Changelly only charges a 0.5% exchange fee for each trade, but poor exchange rates on the platform cause you to pay hidden fees. The exchange rates on Changelly are often at a worse rate than what’d you find on other exchange platforms (sometimes up to 50% worse).
Below is a screenshot from coinmarketcap.com, one of the most trusted sites on market information. At the time of this writing, it lists the price of Bitcoin at $5337.69.
Using Changelly’s exchange calculator, $5338 will buy you ~.866 Bitcoin. That’s a little more than 13% shy of a full Bitcoin – much more than the 0.5% fee that they advertise.
You can purchase Bitcoin, Litecoin, and Ethereum on Coinbase. There have been rumors that more coins will be added soon, but they haven’t been confirmed by the company.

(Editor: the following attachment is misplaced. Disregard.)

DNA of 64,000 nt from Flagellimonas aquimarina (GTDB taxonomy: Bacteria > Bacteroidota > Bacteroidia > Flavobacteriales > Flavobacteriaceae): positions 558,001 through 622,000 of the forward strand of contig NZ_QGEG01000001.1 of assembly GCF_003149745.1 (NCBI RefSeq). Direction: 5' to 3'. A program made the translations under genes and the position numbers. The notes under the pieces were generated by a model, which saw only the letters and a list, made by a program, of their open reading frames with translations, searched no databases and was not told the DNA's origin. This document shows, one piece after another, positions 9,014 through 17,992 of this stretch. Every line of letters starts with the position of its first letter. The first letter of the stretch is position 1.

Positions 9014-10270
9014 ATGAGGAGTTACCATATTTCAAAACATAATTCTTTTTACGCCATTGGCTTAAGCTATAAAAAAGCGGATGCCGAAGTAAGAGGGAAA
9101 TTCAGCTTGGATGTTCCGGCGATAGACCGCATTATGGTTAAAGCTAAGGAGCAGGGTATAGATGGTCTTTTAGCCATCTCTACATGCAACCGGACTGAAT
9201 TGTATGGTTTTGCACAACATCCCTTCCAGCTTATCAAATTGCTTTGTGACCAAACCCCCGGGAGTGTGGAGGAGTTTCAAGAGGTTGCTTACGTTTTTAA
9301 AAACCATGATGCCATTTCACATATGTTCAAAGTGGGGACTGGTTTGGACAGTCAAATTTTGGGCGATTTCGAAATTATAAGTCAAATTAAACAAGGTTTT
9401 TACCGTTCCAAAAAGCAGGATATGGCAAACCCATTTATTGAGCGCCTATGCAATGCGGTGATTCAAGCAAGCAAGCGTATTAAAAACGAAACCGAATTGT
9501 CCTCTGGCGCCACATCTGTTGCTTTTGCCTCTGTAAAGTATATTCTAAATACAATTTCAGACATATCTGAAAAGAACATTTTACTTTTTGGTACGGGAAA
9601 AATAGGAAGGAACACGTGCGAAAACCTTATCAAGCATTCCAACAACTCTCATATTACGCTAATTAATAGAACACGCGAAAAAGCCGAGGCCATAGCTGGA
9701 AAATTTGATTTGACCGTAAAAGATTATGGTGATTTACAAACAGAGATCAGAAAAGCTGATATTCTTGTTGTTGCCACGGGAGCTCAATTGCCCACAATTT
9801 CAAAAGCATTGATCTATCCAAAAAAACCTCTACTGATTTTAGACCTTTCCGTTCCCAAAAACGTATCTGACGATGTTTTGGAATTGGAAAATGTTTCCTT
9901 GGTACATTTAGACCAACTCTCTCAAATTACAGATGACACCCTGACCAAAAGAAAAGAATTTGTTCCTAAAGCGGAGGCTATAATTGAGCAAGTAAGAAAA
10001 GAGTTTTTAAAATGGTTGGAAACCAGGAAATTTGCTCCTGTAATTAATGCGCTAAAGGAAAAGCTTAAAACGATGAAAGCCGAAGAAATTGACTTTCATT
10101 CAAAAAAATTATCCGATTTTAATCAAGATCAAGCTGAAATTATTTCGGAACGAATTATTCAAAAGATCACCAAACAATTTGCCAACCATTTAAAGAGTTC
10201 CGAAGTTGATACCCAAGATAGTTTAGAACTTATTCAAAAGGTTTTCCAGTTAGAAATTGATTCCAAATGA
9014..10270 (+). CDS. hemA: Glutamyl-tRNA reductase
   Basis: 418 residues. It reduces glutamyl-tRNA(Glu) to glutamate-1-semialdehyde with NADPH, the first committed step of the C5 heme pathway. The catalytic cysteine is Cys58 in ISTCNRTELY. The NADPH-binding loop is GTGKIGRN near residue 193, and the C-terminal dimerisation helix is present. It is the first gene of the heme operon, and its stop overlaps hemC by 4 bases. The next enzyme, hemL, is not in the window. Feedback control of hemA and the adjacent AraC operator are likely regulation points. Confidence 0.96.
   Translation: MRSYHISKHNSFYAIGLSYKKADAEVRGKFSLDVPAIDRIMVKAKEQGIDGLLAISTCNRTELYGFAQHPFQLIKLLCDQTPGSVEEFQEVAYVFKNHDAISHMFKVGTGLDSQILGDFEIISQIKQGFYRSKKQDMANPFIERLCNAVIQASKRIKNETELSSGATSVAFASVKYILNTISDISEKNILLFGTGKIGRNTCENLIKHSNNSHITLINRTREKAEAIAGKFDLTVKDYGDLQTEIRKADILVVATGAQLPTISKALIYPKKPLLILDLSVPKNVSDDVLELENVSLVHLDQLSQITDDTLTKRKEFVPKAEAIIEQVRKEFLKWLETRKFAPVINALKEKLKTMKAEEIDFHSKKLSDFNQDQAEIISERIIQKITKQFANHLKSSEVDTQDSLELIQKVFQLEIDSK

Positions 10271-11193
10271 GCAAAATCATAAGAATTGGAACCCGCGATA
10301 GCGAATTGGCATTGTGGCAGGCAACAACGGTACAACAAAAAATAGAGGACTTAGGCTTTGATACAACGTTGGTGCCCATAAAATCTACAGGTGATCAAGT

Changelly supports numerous coins and pairings including:
- Bitcoin Cash
- Ethereum Classic
- 58 more coins
Investors who value coin selection should choose Changelly, but I recommend you stick to Coinbase if Bitcoin, Ethereum, and Litecoin investing is your goal.
Changelly limits the amount you can exchange during your first week of making trades. US, Canadian, and Australian citizens are restricted to $50 for their first transaction. If making another purchase within 4 days, you’re limited to $100. At 7 days, your limit is $500. Beyond that, you’re free to exchange with no limit.
The transfer limit on Coinbase varies from person to person and is determined by your buying history, account age, and level of verification. As a verified U.S. account, you should be able to get weekly limits of at least:
- $5,000 for bank account purchases
- $50 for credit and debit card purchases